Visible and invisible feedback loops
We think of blogging as being performative and public. It’s easy to think that you can see what’s happening - you read the posts, you can see a feed of what’s being written and so on.
But I’d argue that most of the value of blogging is invisible.
In an age where comments have moved to social media, it’s hard to see which posts are getting engagement, or who they’re getting engagement from.
Take some of my latest posts for example:
- Reflecting on things I failed to get done at Google has one comment on Commento and one annotation on Hypothesis. Not much to grapple with.
- Some Notes on Executive Dashboards has a single comment on Commento.
Both posts were big outliers though - one was on the homepage of Hacker News and one was re-shared in lots of design email lists. More than that - they both generated lots of fascinating discussions and connections. But it’s all sub-surface.
Yes, some of the conversation happens in semi-public spaces - places like Twitter or Hacker News. And there are tools that might help you uncover discussion and comments across the web, tools like:
- Ampie is an app that gives you a sidebar to surface discussions as you browse the web
- Twemex gives you a sidebar on Twitter that encourages more search, makes it easier to see people’s greatest hits and can help you quickly see who’s sharing an article (that’s partly how I use it)
- Hypothesis is an annotations platform, and if you install the Chrome extension you can see conversations and discussions on articles as you browse (especially for a certain kind of content)
But none of these will let you see the conversations that happen in my Twitter DMs, in various Discord groups or in my Gmail.
We think of blogging as being performative but the value is subterranean. You can watch someone blogging and think that all they’re doing is throwing words into the feed, when in reality they’re sparking many interesting conversations and connections below the surface.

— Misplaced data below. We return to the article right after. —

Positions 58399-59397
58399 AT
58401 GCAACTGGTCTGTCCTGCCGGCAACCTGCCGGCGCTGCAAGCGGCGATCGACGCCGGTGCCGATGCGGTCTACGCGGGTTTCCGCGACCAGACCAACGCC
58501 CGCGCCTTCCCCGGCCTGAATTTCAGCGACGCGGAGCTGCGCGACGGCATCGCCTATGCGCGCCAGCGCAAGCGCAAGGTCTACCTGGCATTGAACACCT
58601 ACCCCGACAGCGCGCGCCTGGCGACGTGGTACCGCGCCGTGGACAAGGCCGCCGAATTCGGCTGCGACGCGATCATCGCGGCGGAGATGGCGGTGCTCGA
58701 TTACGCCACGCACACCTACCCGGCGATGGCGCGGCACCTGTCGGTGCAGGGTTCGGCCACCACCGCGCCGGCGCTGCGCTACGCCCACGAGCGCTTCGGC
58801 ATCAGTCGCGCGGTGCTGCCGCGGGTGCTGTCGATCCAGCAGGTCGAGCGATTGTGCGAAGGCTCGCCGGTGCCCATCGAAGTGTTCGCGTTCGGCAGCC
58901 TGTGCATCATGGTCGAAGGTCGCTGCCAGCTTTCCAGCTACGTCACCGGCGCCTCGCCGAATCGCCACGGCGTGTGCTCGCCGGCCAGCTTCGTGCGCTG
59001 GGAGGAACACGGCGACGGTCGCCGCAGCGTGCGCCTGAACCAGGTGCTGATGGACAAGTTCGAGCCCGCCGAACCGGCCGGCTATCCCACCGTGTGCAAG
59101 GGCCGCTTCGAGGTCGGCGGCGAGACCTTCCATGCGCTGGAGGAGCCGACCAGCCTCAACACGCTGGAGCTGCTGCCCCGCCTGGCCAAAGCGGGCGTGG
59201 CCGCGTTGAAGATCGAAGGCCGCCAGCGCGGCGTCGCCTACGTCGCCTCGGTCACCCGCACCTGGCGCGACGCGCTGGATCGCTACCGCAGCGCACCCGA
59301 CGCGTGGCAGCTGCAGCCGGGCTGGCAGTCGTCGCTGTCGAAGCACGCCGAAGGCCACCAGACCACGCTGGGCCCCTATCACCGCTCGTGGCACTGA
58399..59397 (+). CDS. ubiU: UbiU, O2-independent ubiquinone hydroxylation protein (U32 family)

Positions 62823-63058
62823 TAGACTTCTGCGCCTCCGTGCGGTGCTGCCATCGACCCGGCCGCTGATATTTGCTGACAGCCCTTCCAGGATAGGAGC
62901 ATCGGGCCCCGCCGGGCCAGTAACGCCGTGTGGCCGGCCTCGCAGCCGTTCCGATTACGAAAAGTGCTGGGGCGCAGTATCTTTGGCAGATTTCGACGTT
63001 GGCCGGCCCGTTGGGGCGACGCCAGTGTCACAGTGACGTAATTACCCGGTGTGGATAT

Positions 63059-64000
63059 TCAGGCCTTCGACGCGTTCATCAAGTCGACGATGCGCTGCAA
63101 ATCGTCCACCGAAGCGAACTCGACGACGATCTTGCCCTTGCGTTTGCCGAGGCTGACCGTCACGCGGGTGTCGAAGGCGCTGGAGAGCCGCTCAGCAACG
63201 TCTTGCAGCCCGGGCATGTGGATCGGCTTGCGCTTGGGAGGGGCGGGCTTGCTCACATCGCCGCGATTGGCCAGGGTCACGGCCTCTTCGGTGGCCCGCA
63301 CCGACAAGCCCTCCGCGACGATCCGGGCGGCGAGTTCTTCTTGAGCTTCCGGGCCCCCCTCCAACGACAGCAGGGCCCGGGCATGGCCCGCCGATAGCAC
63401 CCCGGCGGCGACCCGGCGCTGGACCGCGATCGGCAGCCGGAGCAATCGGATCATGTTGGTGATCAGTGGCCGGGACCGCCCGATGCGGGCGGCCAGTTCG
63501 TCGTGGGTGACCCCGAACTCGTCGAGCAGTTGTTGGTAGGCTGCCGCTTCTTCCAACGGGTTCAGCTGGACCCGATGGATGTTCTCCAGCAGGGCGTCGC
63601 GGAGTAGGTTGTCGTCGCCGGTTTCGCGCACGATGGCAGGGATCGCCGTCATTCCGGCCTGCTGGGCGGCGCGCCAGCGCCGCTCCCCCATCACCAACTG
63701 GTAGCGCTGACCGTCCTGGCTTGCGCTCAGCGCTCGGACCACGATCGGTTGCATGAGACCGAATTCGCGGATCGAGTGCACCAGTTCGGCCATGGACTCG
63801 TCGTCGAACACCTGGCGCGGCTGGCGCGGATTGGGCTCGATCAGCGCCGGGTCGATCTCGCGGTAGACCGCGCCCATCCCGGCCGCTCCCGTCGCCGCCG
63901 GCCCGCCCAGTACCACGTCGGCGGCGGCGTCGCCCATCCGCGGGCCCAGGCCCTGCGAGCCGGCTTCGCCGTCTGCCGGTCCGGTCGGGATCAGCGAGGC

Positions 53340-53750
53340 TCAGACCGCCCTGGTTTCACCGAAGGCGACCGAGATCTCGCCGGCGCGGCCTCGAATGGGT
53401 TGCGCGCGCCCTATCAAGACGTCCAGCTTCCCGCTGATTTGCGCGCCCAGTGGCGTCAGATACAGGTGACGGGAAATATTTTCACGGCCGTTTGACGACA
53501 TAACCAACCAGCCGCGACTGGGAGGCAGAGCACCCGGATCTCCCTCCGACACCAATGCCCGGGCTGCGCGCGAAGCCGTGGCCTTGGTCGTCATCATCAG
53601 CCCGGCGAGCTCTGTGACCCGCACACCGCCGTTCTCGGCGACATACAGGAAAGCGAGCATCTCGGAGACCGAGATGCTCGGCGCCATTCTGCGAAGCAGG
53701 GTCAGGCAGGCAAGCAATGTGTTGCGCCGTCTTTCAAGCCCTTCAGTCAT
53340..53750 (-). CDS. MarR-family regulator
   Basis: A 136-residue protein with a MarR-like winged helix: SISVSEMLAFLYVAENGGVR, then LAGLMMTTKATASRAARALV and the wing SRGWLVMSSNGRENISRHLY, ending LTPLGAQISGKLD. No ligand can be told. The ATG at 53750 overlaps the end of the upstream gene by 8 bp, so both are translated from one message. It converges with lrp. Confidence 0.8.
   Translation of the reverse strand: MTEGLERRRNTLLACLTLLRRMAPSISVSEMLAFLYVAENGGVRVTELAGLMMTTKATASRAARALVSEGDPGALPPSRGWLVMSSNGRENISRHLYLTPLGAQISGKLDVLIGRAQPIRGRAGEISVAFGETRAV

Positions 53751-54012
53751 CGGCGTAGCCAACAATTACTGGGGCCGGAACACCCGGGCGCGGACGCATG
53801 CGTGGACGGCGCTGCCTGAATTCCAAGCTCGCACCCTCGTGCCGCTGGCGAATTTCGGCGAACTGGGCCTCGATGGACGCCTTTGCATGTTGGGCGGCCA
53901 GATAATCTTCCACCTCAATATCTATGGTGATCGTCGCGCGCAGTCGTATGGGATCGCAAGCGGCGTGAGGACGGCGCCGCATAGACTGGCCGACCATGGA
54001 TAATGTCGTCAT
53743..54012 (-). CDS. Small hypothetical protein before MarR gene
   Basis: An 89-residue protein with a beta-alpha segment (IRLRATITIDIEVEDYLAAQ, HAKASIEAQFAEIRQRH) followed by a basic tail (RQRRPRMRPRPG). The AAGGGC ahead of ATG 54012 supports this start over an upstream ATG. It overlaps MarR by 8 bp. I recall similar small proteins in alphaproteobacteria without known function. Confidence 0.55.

Anyway, here’s a neat story about an underground garden:
Baldassare Forestiere was born in 1879, in a hamlet in Sicily. As a young man, he fled his country and domineering father, a fruit grower, for the U.S. Arriving on the East Coast, he learned about underground construction while toiling on the Croton Aqueduct and the Holland Tunnel. In 1904, eager to farm his own land, he purchased a 70-acre plot in Fresno, with the goal of growing citrus on it.
Then he dug into the ground and—disaster—he struck hardpan, the rock-like soil that is impermeable to water and impossible to cultivate.
He might have surrendered, but he didn’t. Instead, he began carving a home for himself out of that rocky soil structure, using the displaced rocks as building material to reinforce arched doorways and other architectural details.
He also discovered, when he dug underneath the hardpan, rich soil in which he could plant citrus trees, grapevines, and other plants—more than 10 feet below the surface. Planted underground, these plants grew more slowly, but also better—so much so that today many of his original trees are still producing fruit.
Building a home and garden up to 25 feet below the surface allowed him to escape the scorching heat of California:
Forestiere was ahead of his time in designing a sustainable home. He created skylights and tunnels to bring both breezes and sunlight into the space. He positioned his underground planters to catch rainwater, and he built a drainage system with a cistern to minimize flooding. He grew his own food—not just fruit, but also herbs. He had a pool (with a bridge) and an aquarium stocked with fish taken from the San Joaquin River. He even achieved a cool escape from the brutal Fresno summers. On my recent midday visit, the temperature was 99 degrees in Fresno, but it was just 80 underground.
I dunno, maybe an underground garden (blog) isn’t such a bad idea. Maybe, in the scorching heat of social media we need a cooler, darker space for connections and discussion. Where things grow more slowly but still bear fruit 25 years later.